Is there fire?
On Friday, StarMetro's Edmonton and Calgary editions reported that the Office of the Elections Commissioner has hired a retired Edmonton Police detective to dig into reports Jeff Callaway's 2017 "kamikaze" United Conservative Party leadership campaign was illegally funded.
Ken Brander, who has a background investigating fraud, money laundering and organized crime, will look into complaints that illegal donations were behind Callaway's campaign.
In a recording that surfaced earlier this month, a voice identified as that of veteran Conservative political organizer Wendy Adam could be heard describing what it said was Callaway's part in Jason Kenney's successful effort to ensure that he and not former Wildrose Party leader Brian Jean won the UCP leadership.
If the voices on the recording spoke the truth, Callaway's job wasn't to make a serious effort to lead the merged Wildrose-Progressive Conservative entity, but to deliver a "kamikaze" strike that would send Jean's hopes to the bottom.
As an aside, StarMetro's story had one of the more entertaining corrections of 2018: "This story has been edited from a previous version that stated Brian Mason was the former Wildrose Party leader. In fact, Brian Jean was the former leader." Alert readers will recall that Mason is the former leader of the Alberta NDP and minister of transportation in the cabinet of Alberta Premier Rachel Notley.
Back on December 6, speaking inside the Alberta Legislative Assembly, former UCP MLA Prab Gill made similar allegations to those in the StarMetro story about an unnamed campaign, now widely assumed to have been Callaway's. Gill said "more than $40,000 in very suspicious donations" was given to a UCP leadership candidate to undermine Jean's leadership campaign.
Meanwhile, on Saturday, the Edmonton Journal reported that a former UCP member had filed a statutory declaration saying he signed up 1,200 members and "was told by Kenney to pay for the $10 memberships out of pocket."
When Tariq Chaudhry tried to get the money back, the Journal reported, the party stiffed him for about half. Party memberships are supposed to be paid only by members themselves.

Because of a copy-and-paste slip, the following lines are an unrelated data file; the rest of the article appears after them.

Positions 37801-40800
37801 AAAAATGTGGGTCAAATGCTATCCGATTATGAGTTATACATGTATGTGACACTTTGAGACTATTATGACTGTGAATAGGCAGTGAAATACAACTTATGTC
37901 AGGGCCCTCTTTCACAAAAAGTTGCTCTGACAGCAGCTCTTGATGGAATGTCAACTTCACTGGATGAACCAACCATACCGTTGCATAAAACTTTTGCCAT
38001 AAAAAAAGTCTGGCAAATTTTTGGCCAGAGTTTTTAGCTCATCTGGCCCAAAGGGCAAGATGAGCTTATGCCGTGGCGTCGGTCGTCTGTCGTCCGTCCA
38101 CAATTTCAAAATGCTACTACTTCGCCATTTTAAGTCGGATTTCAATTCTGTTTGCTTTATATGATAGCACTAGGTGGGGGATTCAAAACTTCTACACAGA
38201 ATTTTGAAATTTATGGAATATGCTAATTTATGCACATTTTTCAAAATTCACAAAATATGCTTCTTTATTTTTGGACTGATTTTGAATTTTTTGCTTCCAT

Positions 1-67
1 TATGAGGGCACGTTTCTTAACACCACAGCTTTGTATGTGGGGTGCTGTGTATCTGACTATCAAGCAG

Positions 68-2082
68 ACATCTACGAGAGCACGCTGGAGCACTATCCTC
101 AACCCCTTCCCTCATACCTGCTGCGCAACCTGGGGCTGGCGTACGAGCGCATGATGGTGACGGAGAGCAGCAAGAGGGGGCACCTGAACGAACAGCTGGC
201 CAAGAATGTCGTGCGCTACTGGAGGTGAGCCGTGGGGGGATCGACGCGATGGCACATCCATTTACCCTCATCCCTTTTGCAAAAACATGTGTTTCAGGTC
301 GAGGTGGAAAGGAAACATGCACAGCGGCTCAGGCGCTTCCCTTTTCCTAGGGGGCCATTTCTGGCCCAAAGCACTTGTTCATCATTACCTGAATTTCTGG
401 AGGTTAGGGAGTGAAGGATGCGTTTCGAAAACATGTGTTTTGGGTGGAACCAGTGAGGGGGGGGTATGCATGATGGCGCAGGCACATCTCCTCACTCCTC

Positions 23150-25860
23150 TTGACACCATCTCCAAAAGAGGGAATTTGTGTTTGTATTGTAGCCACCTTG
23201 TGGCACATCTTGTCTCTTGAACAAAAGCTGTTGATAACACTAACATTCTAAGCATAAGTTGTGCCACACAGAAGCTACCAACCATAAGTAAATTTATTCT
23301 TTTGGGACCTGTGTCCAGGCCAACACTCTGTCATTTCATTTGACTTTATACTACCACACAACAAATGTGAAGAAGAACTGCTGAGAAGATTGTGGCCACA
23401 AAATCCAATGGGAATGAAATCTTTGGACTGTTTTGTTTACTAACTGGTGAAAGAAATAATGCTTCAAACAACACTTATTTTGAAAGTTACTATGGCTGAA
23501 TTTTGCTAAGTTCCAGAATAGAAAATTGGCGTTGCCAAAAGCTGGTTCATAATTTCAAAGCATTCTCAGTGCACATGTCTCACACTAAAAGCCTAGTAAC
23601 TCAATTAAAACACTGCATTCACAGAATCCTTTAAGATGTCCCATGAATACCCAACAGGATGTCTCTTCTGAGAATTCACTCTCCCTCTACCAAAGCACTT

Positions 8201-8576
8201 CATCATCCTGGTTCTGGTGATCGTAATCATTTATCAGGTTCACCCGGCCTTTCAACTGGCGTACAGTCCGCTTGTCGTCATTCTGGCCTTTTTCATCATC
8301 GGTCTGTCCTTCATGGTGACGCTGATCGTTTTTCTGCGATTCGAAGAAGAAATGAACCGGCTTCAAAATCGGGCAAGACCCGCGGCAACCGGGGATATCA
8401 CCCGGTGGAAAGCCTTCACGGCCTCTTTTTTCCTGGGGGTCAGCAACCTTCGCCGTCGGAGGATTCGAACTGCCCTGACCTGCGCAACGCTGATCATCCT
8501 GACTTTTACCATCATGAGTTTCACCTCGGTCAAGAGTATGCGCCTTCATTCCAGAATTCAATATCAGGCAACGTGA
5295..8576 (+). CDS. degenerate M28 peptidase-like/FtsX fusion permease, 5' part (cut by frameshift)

On December 12, Highwood MLA Wayne Anderson filed a complaint with Elections Alberta about the conduct of the UCP nomination vote he lost in October to the Opposition party's former constituency association president, RJ Sigurdson.
Another candidate in the Highwood Riding nomination filed a letter of complaint to the party and later complained to media she did not "receive the respect of a proper investigation."
Polling during the UCP leadership race in 2017 indicated Jean was better liked by voters than Kenney.
Chaudhry told the Journal he plans to make a complaint to the Elections Commissioner.
Brander, the former police detective, referred journalists' questions to the Elections Commissioner.
Elections Commissioner Lorne Gibson has refused to comment.
The UCP denies it has done anything wrong.
Callaway insists his campaign made a serious effort to win and denies the allegations about it being run only to weaken Jean.
Kenney, as far as I can see, has not chosen to comment on the matter.
None of the allegations made by various parties have been proven in a court of law.
About a week remains in December, although the news usually slows down during the holiday season.
So, back to where we started, the existence of lots of metaphorical smoke is undoubted.
Does that mean there's a fire or, as John F. Kennedy might have said, a smoke-making machine?
That remains an open question. It is one of several important Alberta political questions that are likely to be answered in 2019.
This post also appears on David Climenhaga's blog, AlbertaPolitics.ca.
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